One of the marquee features of OmniFocus 3 is the move from Contexts to Tags. I adore this capability, but I think it introduces a lot of questions:
How do I use this?
Do I worry about how many Tags I have?
In what ways should I apply those Tags to actions?
Now everyone’s answer to this will be different (which is wonderful, and demonstrates the flexibility of the software here), but I wanted to share my own experience.
As I wrote about with my adventure in naming the Forecast Tag, words matter. A lot. Where and how they are applied matter just as much.
Initially, I considered Tags to be like metadata. And, like metadata, the more the merrier, since it’s very little overhead, and allows for greater searchability. This is all true, but I started finding I had nonsensical-looking actions, because Tags were defining too many things:
Draft the storyboard
Build TPS Report •
Here, the action name has been reduced to almost nothing, as Tags are defining the actual verb of the action (
Call), the player (
Susan), and the purpose (schedule a
Meeting). Since the Project defines the purpose, there is very little left to talk about when it comes to naming the action.
Aces for searchability, thumbs down for this being a very natural way to craft things.
The more I thought about Tags, the more I also thought that Tags, for me, are not a criteria, they’re a list. In other words, my actual usage of OmniFocus taught me that what I really want to see are lists. And yes, one can build all kinds of amazing and capable advanced perspectives in OmniFocus 3, but more often, I’m clicking a Tag to show me all the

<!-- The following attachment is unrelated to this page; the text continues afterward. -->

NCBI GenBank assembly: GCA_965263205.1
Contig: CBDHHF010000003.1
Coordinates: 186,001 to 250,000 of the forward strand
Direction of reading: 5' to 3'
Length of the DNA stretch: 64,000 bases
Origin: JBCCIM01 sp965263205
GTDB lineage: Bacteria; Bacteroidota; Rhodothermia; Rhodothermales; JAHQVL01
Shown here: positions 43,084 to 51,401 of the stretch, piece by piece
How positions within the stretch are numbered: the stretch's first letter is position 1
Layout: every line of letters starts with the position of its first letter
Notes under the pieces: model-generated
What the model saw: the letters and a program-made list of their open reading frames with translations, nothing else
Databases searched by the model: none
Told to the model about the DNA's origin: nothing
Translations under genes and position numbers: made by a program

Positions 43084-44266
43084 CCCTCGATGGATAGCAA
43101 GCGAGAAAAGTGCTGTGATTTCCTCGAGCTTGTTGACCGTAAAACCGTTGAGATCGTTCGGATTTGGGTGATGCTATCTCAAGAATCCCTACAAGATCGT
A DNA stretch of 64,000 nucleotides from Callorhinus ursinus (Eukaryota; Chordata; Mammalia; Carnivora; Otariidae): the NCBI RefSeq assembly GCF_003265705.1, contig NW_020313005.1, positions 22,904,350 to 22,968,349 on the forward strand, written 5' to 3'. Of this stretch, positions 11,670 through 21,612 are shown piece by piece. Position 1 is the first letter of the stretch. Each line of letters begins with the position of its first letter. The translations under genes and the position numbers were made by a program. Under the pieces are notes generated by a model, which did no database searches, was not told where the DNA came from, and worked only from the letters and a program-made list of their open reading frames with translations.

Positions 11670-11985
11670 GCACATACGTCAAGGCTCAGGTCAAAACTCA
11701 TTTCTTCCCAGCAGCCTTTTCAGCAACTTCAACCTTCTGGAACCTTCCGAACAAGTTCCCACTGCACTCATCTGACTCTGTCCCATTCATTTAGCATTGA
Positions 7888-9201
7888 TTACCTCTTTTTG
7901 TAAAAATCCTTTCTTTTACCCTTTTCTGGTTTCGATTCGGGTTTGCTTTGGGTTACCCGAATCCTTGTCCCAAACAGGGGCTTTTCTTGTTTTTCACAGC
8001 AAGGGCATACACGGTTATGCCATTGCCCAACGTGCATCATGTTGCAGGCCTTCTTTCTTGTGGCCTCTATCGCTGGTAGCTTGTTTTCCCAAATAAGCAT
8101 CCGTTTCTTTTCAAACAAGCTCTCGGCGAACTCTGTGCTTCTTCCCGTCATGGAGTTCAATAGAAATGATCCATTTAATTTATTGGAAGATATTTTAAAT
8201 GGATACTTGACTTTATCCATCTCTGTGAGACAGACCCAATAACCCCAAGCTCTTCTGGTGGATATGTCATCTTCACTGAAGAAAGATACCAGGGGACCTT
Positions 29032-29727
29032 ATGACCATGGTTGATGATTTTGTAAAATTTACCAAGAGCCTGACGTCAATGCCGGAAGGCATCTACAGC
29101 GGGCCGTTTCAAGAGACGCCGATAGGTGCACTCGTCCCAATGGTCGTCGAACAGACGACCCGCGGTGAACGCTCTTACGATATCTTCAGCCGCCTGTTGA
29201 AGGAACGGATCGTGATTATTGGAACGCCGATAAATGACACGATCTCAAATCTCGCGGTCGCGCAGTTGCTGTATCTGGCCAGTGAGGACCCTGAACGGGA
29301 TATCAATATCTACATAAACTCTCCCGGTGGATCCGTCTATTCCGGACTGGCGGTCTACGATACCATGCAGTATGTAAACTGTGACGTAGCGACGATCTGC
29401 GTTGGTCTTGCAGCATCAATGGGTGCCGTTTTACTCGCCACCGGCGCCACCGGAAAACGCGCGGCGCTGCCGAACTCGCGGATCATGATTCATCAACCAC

Once I came to that, I was able to delete a bunch of Tags, and also redefine Tags to have more apparent meaning.
Now, of course I still multi-tag actions. My favourite use case for this is my expansive list of
People subtags (each the name of someone I regularly interact with), along with the action or state. An example is:
Find out what Jordan’s gift ideas might be
Christmas 2018 •
This way, this action would show up on my
Waiting On list, which I review regularly, but also my
Frank list, so that if I bump in to Frank or am chatting with him, I will have this brought to my attention.
In other words, I like to have Tags that make sense not just as criteria or metadata, but as lists.
Tags are also a great way to hack the state of an action. I have several Tags, for example, which have an On Hold state, and so therefore take actions they are assigned to out of my actionable pool. Such tags include
Monitor (for actions I don’t have to do, am not necessarily
Waiting On, but wish to watch), and
Reference (yes, I know that OF should be for action and not facts, but checklists, when applicable, benefit from having some reference material close by). As before, these can also make compelling lists based on just one Tag.
What are your thoughts on using Tags? How have you adopted and adapted this feature for your workflows?
Special thanks to Josh Hughes for his amazing iconography that is part of my everyday OmniFocus experience!